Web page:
By Valerie Stocker

Developments in the southwest region, comprising roughly a third of Libya’s territory, are of major relevance to the warring sides battling in Tripoli.

A year ago, Khalifa Haftar launched an offensive on Tripoli in a bid to oust Libya’s Government of National Accord (GNA) and its armed allies, ushering in a phase of unprecedented violence. 

The siege of Tripoli by Haftar’s Libyan Arab Armed Forces (LAAF) continues, remaining the almost exclusive focus of reporting. The Fezzan, Libya’s long-neglected and haphazardly governed southwest, is often seen as a side stage to national conflict dynamics. 

Yet, developments there have been of major relevance to the escalation in Tripoli, offering clues about the LAAF’s broader expansion strategy.

Comprising roughly a third of Libya’s territory, the Fezzan is also a key asset for warring camps. It holds some of the country’s largest oil and water reserves and is Libya’s gateway to the Sahelo-Saharan zone.

Striking a chord

In a strategic move, Haftar deployed LAAF contingents from the eastern and central region in early 2019, ostensibly targeting “outlaws and foreign armed groups”.

The narrative struck a chord among southerners tired of rampant crime and patchy security provision, at a time of overall dissatisfaction with the GNA. Many thus welcomed the arrival of LAAF forces. 

The operation was successful in large part due to the LAAF’s gradual penetration of the Fezzan’s security scene over the previous two years.

Using tribal politics to his advantage, Haftar had built relationships with certain social leaders and helped them enhance their influence within their communities.

As a consequence, he could count on a number of local armed groups in advance of his move and capitalise on the southern army officers’ frustrations with the GNA’s lack of leadership and support. 

The momentum created by the LAAF’s rapid advances and accompanying propaganda machine led more southern commanders to side with Haftar, as a way to salvage their position or monetise their endorsement.

The GNA scrambled to organise a counter-offensive, relying on marginal actors and hurried decisions with insufficient local buy-in.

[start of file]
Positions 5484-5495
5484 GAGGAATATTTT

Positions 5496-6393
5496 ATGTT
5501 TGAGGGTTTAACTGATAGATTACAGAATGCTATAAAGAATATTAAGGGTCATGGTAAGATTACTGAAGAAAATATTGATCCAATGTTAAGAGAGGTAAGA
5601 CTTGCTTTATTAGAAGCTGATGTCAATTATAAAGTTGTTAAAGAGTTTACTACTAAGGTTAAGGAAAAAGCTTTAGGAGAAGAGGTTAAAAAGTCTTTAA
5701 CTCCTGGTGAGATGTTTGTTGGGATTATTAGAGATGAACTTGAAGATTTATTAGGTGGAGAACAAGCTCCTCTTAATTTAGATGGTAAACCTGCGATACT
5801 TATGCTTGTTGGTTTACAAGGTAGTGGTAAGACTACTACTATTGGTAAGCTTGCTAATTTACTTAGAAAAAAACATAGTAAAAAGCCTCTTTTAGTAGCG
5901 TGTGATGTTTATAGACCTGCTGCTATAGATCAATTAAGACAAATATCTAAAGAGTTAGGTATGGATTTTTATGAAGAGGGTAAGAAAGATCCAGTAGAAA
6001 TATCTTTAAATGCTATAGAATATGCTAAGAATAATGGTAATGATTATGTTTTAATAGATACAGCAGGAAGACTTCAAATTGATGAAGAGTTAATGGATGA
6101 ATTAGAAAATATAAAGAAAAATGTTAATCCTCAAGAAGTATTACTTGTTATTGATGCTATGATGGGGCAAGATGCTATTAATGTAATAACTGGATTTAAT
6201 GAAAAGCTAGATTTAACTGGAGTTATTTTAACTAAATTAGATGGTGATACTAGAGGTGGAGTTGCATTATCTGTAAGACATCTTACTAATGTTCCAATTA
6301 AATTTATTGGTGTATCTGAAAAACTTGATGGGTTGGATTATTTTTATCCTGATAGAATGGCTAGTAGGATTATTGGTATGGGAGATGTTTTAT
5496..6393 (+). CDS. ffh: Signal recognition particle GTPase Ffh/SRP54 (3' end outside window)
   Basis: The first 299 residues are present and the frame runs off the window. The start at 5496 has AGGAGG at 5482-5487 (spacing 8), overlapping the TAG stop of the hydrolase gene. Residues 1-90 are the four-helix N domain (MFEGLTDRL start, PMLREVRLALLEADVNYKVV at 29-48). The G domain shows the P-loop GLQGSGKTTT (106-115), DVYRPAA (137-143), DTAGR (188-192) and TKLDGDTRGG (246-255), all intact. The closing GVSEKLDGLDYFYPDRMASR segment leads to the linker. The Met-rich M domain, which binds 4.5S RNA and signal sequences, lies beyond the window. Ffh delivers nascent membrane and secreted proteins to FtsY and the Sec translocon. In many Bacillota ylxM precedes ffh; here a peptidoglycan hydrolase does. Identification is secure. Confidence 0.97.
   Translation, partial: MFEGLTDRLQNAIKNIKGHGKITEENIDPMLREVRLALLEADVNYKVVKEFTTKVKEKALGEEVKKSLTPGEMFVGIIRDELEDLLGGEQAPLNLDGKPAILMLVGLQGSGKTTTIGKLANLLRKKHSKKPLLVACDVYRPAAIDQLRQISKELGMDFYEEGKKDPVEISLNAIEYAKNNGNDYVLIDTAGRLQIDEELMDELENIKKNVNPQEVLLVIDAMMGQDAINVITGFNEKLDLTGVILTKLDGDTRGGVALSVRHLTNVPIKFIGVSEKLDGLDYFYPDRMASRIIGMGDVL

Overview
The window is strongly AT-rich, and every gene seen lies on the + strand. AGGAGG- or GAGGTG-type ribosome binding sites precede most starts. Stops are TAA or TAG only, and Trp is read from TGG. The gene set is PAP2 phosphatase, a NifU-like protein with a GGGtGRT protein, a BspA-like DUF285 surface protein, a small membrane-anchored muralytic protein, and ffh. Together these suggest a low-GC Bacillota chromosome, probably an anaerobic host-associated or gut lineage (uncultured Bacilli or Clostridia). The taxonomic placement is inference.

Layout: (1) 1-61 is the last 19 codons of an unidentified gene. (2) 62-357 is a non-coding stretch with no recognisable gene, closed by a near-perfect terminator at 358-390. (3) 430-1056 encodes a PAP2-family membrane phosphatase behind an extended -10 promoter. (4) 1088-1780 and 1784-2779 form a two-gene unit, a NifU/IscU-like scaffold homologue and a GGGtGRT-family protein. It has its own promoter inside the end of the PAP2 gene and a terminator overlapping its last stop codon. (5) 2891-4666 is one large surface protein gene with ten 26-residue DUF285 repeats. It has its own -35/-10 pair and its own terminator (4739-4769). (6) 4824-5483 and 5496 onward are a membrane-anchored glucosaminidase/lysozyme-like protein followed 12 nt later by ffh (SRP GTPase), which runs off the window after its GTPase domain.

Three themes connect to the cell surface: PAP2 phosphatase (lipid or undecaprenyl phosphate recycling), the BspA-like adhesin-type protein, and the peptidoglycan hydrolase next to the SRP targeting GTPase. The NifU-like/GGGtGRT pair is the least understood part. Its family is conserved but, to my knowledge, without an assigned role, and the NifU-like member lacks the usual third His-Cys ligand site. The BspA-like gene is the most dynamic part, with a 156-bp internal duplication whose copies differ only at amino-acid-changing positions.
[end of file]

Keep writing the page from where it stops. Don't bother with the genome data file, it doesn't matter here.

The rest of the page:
In March 2019, most LAAF forces abruptly withdrew from the Fezzan, leaving the maintenance of the “new order” to their local allies. As the LAAF directed all its efforts to seizing the capital, the Fezzan shifted out of focus again. 

By this point, it was clear that the Fezzan operation had served as a launchpad for the subsequent Tripoli offensive, bolstering the LAAF’s image and supplying new manpower.

In the Fezzan, stability remained elusive, as local militias reappeared on the streets and smuggling resumed. Ethnic tensions, which had been exacerbated by the LAAF’s entry into Murzuq, escalated into full-blown conflict.

Restructuring the security landscape

But there appears to be more to Haftar’s Fezzan strategy than a short-sighted power play. A closer look suggests he embarked on restructuring the security landscape in view of consolidating the LAAF’s presence throughout the south. 

Southern armed groups typically derive their legitimacy from their tribal backbone and how embedded they are within their communities. The LAAF leadership has been reshaping these groups based on wartime priorities and to weaken parallel loyalties. 

Small units are being absorbed into larger battalions that the LAAF has built up as privileged partners. Fighters have also been recruited as individuals, wresting them from their previous formations and reshuffling them in a way that breaks with conventional patterns of mobilisation.

Though impacted by southern power dynamics, this restructuring process is essentially led from above. 

Meanwhile, Haftar has invested in military structures that have been largely dysfunctional since 2011, giving leeway to trusted army officers.

A Gaddafi-era intelligence official and Haftar’s military governor of Kufra in the southeast, Major-General Belgasem Labaaj, is now in charge of all southern military zones. 

He has been touring the Fezzan since last autumn, strengthening ties with army cadres on the ground, admonishing corrupt local officials, and trying to broker a peace agreement in Murzuq.

Signs of dissatisfaction